By Christopher Null
Call me a heathen. I don't like Nashville.
Possibly the most celebrated film of the 1970s -- at least among film snob circles -- Robert Altman's sprawling case study of five days in the Tennessee city is self-absorbed, overwrought, and dismissive. Nor is it particularly well-made, with poor sound (even after being remastered for its DVD release) and washed-out photography, not to mention a running time (2:40) that's at least an hour too long.
Not liking country music is probably part of my distaste for the film, but that's hardly a major point. Frankly, Altman's opus is so far-flung and random that it simply doesn't make for compelling viewing. Other critics gush about its little vignettes and how telling they are with subtle glances and nods of the head, but this is shorthand for the fact that the movie doesn't have much to say. Even its plot -- a third-party Presidential candidate descends on Nashville to throw a fundraising bash -- is a throwaway. It feels like Altman had to fold in his vaunted 24 characters just to give the movie some substance -- something that misses far more than it hits.
Again, its ardent fans will talk of how Nashville is so remarkable for turning its head agains the budding hallmarks of Hollywood: the big action sequence, the leading man, the plot point structure. And Altman actually did manage to throw all that stuff out some 20 years later with Short Cuts, and with dramatic success. But so much of Nashville is frivolous and uninspiring, and there's just so much folky-country song and dance, that any sense of the auteur in Altman isn't readily apparent.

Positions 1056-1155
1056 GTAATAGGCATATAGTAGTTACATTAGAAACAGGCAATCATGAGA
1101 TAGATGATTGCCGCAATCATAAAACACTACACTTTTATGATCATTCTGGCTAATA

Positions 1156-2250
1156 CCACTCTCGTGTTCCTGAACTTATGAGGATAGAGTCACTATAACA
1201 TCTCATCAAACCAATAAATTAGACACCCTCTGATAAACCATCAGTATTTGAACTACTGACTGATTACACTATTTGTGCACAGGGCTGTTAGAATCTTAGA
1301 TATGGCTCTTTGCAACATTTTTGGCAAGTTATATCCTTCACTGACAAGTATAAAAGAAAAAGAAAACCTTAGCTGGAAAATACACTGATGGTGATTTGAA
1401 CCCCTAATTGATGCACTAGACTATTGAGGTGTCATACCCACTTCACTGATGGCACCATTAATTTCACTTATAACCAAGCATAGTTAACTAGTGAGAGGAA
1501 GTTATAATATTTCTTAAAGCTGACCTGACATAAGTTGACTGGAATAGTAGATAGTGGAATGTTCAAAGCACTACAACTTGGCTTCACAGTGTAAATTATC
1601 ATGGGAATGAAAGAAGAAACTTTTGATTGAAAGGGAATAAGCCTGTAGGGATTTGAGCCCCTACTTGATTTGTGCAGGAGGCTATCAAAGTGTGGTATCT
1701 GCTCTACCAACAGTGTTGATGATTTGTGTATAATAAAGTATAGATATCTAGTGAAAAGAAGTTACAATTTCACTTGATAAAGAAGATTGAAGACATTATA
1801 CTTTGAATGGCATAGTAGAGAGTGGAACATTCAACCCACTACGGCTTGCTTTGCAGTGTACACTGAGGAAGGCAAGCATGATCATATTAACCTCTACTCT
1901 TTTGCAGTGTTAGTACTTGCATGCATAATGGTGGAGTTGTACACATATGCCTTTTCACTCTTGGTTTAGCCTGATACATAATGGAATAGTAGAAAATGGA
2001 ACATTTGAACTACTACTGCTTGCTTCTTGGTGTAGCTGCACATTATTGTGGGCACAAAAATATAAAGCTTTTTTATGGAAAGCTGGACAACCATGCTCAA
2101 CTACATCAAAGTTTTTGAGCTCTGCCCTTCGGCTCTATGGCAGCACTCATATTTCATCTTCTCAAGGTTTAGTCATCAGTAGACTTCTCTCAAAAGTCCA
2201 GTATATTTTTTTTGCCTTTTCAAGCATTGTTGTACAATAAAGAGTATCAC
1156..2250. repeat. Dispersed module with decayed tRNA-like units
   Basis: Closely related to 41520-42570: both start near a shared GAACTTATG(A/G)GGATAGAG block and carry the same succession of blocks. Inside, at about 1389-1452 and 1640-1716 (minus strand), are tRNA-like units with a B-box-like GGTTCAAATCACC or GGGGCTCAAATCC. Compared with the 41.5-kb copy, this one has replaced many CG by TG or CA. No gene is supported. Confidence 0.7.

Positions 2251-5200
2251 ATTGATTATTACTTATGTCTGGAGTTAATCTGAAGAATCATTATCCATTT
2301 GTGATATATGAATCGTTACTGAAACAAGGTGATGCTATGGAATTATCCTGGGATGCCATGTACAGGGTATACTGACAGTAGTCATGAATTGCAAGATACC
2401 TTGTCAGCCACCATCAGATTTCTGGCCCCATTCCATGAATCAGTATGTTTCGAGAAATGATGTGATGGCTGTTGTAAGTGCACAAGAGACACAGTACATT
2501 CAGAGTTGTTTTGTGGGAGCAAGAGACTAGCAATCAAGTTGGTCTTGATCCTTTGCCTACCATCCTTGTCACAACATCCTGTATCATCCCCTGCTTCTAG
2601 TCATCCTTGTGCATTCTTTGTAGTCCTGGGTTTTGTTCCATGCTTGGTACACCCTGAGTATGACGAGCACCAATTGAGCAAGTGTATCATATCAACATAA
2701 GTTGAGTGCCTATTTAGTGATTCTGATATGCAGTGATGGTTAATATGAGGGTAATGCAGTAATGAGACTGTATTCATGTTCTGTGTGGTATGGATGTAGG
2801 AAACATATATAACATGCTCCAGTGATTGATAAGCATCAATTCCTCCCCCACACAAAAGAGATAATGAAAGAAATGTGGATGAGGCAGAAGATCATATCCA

I will give Altman credit for absolutely nailing Nashville's decrepitude and sadness, obsession with Goo-Goo Bars and the Grand Olde Opry (a stage on which I've actually performed as a non-country singer, but that's another story). The political turmoil of the 1970s is also well on display here, too. But you know, the 1970s political unrest movie has been made before. And no one else set it in Nashville, Tennessee.
For good reason.
Facts and Figures
In Theaters: Sunday 21st September 1975
Distributed by: Paramount Pictures
Production compaines: American Broadcasting Company (ABC), Paramount Pictures, ABC Entertainment
Contactmusic.com: 2.5 / 5
Rotten Tomatoes: 93%
Fresh: 41 Rotten: 3
Cast & Crew
Starring: David Arkin as Norman, Barbara Baxley as Lady Pearl, Ned Beatty as Delbert Reese, Karen Black as Connie White, Ronee Blakley as Barbara Jean, Timothy Brown as Tommy Brown, Keith Carradine as Tom Frank, Geraldine Chaplin as Opal, Robert Doqui as Wade Cooley, Shelley Duvall as Marthe aka "L. A. Joan", Allen Garfield as Barnett, Henry Gibson as Haven Hamilton, Scott Glenn as Pfc. Glenn Kelly, Jeff Goldblum as Tricycle Man, Barbara Harris as Albuquerque, David Hayward as Kenny Fraiser, Michael Murphy as John Triplette, Allan F. Nicholls as Bill, Dave Peel as Bud Hamilton, Cristina Raines as Mary, Bert Remsen as Star, Lily Tomlin as Linnea Reese, Gwen Welles as Sueleen Gay, Keenan Wynn as Mr. Green, James Dan Calvert as Jimmy Reese, Donna Denton as Donna Reese, Merle Kilgore as Trout, Carol McGinnis as Jewel, Sheila Bailey as Smokey Mountain Laurel, Patti Bryant as Smokey Mountain Laurel, Richard Baskin as Frog, Jonnie Barnett as Himself, Vassar Clements as Himself, Sue Barton as Herself, Elliott Gould as Himself, Julie Christie as Herself